Tracing Family Trees
Guide No. 29
American Land Records
Two White Oaks Used to Grow:
USGS Geographic Names Information System: United States and Territories
Land Record Reference: Direct Line Software
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The descent of land is the purest proof of
lineage. Jo White Linn. "Gotcha:
Positive Identification Through the Use of Deeds," a lecture given at National Genealogical Society,
Arlington, Virginia, June 1990.
Land records are valuable for genealogical research. They provide evidence of places where our ancestor lived and for how long, when he moved into or out of a locality, at least the given name of his wife, and sometimes a surprising amount of detailed information about him.
According to William Dollarhide in Retracing the Trails of Your Ancestors Using Deed Records, nine out of 10 adult white males in America owned land before 1850 and even today the figure is more than 50 percent. There is a countywide surname index to virtually every landowner in America since the early 1600s and it is more complete than any head-of-household census index ever compiled. This means you are most likely to find information about your ancestors in American land records.
So, where's the dirt?
American land records are often an overlooked resource. Not every family historian initially understands their importance, assuming they are just dry descriptions of the acreage of the land. They are that, however, there can be found some interesting tidbits tucked away in those dusty deeds.
You can search land records to try to determine when your ancestor arrived and left any given area. Often when a man purchased land in a new area his former county/state of residence would be mentioned in the grantee deed. This helps you to trace his migration pattern backward hopefully to his county/state of birth and all the stops along the way.
Many times a family would move on before being able to sell its property. In such instances the new residence's location will be mentioned in the old county's deed books when the land is sold. This will give you critical information with which to continue your search and also provide evidence that the John Case who sold 150 acres in Greenbrier County, Virginia in August of 1838 is probably the same John Case who purchases 200 acres in Darke County, Ohio in June of that year. This information can be extremely helpful if you have lost an ancestor between censuses.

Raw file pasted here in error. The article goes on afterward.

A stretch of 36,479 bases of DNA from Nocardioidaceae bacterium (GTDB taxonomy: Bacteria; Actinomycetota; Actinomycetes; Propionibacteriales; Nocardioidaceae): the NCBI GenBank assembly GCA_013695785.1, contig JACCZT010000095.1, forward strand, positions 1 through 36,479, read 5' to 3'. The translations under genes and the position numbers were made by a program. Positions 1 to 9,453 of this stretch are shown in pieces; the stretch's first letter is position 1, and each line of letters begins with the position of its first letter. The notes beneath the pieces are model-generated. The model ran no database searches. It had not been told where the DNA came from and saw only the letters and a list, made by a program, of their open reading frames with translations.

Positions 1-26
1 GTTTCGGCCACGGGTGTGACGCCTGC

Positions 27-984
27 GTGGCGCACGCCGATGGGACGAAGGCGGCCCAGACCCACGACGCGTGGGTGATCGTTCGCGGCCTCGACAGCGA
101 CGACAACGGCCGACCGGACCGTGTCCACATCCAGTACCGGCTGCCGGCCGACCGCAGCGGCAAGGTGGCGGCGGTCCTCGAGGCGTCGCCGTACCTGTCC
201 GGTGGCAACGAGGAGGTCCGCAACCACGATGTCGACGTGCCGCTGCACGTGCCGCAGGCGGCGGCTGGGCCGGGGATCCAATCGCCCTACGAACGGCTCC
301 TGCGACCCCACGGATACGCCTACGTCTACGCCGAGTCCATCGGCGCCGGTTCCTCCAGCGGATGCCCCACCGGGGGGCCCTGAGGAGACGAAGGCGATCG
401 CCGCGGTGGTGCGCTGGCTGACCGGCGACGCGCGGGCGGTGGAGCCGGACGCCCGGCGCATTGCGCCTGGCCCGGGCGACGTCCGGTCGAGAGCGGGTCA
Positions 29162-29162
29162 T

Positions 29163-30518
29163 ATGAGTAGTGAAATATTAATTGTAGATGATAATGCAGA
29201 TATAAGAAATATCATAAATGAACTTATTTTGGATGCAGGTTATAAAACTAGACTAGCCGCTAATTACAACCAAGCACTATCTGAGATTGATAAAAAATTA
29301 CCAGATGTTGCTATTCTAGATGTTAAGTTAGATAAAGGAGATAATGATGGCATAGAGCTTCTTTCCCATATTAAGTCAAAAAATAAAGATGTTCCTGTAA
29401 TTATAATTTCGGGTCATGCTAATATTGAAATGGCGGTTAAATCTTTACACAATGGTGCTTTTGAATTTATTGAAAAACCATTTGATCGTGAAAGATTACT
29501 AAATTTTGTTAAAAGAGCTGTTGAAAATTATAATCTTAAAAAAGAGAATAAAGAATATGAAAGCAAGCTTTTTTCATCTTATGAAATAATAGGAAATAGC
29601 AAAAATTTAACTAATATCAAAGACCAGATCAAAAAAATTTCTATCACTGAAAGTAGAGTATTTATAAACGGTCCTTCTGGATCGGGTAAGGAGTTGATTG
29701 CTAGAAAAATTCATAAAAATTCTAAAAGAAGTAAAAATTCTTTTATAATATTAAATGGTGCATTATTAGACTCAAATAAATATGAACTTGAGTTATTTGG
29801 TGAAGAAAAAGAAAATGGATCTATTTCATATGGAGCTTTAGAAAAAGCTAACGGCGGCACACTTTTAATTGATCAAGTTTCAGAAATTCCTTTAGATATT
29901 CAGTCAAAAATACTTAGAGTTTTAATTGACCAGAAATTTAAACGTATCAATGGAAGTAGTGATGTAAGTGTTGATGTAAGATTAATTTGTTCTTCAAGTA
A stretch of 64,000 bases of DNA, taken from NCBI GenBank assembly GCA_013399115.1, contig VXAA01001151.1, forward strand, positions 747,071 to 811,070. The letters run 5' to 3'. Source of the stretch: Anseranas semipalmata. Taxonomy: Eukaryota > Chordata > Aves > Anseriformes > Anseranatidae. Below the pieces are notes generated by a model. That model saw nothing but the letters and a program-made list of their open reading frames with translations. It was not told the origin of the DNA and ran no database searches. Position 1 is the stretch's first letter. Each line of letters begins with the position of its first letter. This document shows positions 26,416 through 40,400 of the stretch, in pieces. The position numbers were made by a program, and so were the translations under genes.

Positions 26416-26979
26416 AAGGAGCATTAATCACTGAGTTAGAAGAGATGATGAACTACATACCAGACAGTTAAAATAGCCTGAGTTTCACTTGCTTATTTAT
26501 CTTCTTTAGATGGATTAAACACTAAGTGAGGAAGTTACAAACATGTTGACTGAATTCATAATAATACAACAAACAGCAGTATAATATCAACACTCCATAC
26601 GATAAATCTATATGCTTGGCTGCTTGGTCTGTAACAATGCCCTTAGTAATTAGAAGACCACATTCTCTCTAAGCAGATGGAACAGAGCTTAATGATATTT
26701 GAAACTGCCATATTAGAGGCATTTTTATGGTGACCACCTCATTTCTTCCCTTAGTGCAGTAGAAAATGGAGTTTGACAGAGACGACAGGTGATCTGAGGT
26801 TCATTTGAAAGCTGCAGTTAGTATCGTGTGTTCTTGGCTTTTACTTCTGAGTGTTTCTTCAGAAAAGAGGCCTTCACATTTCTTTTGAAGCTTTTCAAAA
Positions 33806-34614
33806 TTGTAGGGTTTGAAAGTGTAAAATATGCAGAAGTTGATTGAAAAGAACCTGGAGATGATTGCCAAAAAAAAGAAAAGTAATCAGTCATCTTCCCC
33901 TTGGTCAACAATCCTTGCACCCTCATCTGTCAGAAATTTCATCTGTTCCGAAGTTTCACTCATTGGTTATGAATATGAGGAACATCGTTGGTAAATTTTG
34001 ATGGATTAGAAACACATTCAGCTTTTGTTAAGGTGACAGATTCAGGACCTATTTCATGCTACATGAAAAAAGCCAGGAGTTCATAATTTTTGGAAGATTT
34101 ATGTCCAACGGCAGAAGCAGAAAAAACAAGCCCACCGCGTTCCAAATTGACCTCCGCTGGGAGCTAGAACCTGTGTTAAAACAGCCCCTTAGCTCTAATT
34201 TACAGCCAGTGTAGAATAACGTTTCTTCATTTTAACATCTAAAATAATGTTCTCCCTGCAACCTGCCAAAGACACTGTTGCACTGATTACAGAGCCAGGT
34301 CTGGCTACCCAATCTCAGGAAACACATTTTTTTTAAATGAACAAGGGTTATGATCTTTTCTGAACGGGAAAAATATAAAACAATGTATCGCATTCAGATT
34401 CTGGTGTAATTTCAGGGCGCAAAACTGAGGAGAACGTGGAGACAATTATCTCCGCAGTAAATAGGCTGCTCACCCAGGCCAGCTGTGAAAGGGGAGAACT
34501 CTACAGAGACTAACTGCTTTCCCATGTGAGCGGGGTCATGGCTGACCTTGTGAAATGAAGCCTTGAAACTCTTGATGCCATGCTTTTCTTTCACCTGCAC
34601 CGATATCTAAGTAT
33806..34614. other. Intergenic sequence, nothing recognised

Relationships are another benefit to be found in land records, sometimes. For instance, you might discover a deed that indicates a father is selling to a son; a mother selling to her children before she marries again; or a man selling to his brother-in-law. There are also times when the descriptions of the land will include relationships. This was especially true when the description was done using chains and rods, which required including the names of the owners of adjacent properties. While relationships may not appear, the names themselves may prove familiar and useful to you.
Land records generally have two types of indexes. The grantor index is an index to those who are selling the land and the grantee index is an index to those who are buying the land. This is your first stop when beginning to work with land records. Many of these are on microfilm and can be accessed through your local Family History Center. Such records are found on the county level in most states. However, the New England states are the exception to this rule. They have their land records either at the town level or by land district.
Deeds, grants and patents all follow a particular form.
Finding land records
If you know the county-state, start with a search in that locality's grantor (seller) and grantee (buyer) index. Be sure to look in both. Most of these indexes include the name of the person buying the land and the name of the person selling the land, followed by a brief description of the land, two or more columns for dates (date of the instrument, date it was recorded, etc.), and a column for the volume and page number where full entry is found in the deed books.
Take this information and go through the individual volumes of deeds (in person or on microfilm). Once you find the deed in question it is a good idea to make a photocopy of it. You never know when you will need to refer to it. Never assume that a name on a deed is unimportant. You will be surprised how often these names eventually tie together.
All county records are usually located in the office of the clerk of the county where the transaction occurred. Deeds, leases and mortgages are usually indexed, and many of the indexes and actual records have been filmed by the Family History Library. Also, subscribers to Heritage Quest can borrow rolls of microfilm to read deed indexes and transcripts.